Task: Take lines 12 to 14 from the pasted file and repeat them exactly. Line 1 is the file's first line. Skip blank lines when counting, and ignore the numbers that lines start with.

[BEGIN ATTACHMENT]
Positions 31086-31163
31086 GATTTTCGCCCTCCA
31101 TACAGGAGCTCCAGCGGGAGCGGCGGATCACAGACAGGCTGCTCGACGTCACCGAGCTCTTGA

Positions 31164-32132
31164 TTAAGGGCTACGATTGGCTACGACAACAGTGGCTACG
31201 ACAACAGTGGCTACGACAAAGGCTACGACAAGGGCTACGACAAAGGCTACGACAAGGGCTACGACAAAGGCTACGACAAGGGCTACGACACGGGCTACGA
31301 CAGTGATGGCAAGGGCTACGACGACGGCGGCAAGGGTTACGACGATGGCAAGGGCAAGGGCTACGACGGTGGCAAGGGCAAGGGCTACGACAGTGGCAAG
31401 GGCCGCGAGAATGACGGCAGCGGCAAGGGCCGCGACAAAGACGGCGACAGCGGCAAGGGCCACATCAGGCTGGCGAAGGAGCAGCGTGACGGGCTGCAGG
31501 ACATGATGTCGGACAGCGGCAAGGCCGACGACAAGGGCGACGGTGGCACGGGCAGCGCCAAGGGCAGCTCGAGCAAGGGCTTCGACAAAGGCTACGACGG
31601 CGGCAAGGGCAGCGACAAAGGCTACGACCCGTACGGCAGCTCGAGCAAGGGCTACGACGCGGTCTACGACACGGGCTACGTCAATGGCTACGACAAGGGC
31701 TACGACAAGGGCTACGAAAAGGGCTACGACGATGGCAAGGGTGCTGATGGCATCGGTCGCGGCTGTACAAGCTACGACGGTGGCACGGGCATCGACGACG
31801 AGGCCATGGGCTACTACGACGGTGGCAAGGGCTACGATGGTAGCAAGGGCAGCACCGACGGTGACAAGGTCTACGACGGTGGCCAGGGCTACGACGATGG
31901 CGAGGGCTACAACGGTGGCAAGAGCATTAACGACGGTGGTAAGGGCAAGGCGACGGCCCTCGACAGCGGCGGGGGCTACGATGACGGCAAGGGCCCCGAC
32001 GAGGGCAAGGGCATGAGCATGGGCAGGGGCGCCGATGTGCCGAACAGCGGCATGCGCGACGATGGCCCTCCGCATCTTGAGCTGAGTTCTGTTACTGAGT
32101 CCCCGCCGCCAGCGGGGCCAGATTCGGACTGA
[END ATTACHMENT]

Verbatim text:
31801 AGGCCATGGGCTACTACGACGGTGGCAAGGGCTACGATGGTAGCAAGGGCAGCACCGACGGTGACAAGGTCTACGACGGTGGCCAGGGCTACGACGATGG
31901 CGAGGGCTACAACGGTGGCAAGAGCATTAACGACGGTGGTAAGGGCAAGGCGACGGCCCTCGACAGCGGCGGGGGCTACGATGACGGCAAGGGCCCCGAC
32001 GAGGGCAAGGGCATGAGCATGGGCAGGGGCGCCGATGTGCCGAACAGCGGCATGCGCGACGATGGCCCTCCGCATCTTGAGCTGAGTTCTGTTACTGAGT